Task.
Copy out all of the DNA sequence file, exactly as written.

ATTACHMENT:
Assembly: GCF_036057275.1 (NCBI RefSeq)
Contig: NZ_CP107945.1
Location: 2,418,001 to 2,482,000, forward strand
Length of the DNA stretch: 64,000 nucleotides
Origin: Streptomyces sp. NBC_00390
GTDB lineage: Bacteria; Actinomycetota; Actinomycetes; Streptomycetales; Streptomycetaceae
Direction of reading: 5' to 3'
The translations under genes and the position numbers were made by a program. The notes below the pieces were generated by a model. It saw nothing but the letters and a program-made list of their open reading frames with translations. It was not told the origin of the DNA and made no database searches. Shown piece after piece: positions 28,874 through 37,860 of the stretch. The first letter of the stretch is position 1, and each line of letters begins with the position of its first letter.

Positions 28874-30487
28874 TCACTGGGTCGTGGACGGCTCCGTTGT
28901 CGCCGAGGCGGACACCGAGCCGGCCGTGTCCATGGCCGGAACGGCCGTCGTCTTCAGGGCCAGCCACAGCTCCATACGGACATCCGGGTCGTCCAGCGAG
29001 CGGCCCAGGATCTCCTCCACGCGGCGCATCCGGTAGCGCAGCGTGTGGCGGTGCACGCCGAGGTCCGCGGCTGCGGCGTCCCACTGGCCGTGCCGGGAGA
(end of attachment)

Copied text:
Assembly: GCF_036057275.1 (NCBI RefSeq)
Contig: NZ_CP107945.1
Location: 2,418,001 to 2,482,000, forward strand
Length of the DNA stretch: 64,000 nucleotides
Origin: Streptomyces sp. NBC_00390
GTDB lineage: Bacteria; Actinomycetota; Actinomycetes; Streptomycetales; Streptomycetaceae
Direction of reading: 5' to 3'
The translations under genes and the position numbers were made by a program. The notes below the pieces were generated by a model. It saw nothing but the letters and a program-made list of their open reading frames with translations. It was not told the origin of the DNA and made no database searches. Shown piece after piece: positions 28,874 through 37,860 of the stretch. The first letter of the stretch is position 1, and each line of letters begins with the position of its first letter.

Positions 28874-30487
28874 TCACTGGGTCGTGGACGGCTCCGTTGT
28901 CGCCGAGGCGGACACCGAGCCGGCCGTGTCCATGGCCGGAACGGCCGTCGTCTTCAGGGCCAGCCACAGCTCCATACGGACATCCGGGTCGTCCAGCGAG
29001 CGGCCCAGGATCTCCTCCACGCGGCGCATCCGGTAGCGCAGCGTGTGGCGGTGCACGCCGAGGTCCGCGGCTGCGGCGTCCCACTGGCCGTGCCGGGAGA